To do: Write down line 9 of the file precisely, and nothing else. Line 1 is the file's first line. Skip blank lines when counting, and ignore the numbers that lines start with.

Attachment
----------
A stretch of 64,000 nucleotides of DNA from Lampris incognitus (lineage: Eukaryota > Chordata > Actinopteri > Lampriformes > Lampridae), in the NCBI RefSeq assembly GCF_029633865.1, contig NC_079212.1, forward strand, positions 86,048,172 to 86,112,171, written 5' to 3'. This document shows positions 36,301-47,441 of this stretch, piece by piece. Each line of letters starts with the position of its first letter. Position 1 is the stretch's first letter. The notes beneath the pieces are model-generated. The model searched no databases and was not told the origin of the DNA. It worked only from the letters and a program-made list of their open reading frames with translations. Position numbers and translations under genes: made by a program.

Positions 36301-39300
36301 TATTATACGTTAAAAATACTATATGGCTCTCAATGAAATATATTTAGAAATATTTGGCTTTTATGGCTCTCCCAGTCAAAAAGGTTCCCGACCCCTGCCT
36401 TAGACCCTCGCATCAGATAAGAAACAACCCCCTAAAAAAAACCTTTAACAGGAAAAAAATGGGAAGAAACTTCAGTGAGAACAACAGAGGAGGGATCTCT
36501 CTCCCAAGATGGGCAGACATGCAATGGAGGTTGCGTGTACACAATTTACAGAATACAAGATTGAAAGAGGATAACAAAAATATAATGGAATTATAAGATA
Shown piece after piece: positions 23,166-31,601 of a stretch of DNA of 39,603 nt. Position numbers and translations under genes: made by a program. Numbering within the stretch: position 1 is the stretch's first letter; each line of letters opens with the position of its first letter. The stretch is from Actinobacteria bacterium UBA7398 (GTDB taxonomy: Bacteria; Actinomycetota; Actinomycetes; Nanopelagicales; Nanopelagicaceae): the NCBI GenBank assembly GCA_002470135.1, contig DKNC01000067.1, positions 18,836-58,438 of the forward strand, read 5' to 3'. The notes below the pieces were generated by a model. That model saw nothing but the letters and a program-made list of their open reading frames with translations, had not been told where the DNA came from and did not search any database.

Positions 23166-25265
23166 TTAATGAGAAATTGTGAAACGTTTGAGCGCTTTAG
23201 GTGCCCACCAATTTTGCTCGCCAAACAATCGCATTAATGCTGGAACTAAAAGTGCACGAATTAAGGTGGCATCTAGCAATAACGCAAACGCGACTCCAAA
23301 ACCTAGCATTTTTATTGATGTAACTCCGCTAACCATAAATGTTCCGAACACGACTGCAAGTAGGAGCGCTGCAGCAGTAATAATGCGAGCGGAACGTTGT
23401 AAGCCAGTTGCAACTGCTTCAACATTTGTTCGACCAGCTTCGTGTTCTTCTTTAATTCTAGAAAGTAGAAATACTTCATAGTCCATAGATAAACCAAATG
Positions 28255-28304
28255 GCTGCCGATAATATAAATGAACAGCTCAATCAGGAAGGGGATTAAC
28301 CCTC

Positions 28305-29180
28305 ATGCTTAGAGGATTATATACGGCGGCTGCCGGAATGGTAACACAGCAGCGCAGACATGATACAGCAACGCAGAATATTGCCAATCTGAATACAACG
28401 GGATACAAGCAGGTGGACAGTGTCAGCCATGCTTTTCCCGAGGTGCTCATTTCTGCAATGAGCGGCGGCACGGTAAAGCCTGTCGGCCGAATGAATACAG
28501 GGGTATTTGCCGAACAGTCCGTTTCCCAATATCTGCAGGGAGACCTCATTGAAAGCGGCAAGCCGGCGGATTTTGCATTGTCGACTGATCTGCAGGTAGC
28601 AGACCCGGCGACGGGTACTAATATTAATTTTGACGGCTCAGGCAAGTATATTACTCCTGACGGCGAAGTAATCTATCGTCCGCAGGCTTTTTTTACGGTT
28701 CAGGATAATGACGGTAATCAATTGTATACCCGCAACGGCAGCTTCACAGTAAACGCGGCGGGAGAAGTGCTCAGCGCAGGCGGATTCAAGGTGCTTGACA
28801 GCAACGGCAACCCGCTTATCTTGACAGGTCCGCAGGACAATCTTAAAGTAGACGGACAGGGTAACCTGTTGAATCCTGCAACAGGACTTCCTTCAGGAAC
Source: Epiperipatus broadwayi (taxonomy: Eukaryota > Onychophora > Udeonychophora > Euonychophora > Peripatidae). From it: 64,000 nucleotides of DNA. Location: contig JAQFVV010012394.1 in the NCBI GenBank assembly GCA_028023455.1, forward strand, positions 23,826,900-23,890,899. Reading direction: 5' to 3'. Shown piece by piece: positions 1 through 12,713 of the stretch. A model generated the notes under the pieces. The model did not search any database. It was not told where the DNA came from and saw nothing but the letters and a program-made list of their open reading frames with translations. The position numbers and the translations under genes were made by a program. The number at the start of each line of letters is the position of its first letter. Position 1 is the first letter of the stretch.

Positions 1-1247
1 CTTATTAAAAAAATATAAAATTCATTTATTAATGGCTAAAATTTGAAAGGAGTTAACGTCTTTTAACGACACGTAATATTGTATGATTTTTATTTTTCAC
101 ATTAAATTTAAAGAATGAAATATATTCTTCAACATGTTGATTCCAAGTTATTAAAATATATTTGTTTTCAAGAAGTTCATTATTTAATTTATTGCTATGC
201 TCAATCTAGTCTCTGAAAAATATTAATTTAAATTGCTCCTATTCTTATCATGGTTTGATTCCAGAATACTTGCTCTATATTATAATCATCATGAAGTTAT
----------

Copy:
23201 GTGCCCACCAATTTTGCTCGCCAAACAATCGCATTAATGCTGGAACTAAAAGTGCACGAATTAAGGTGGCATCTAGCAATAACGCAAACGCGACTCCAAA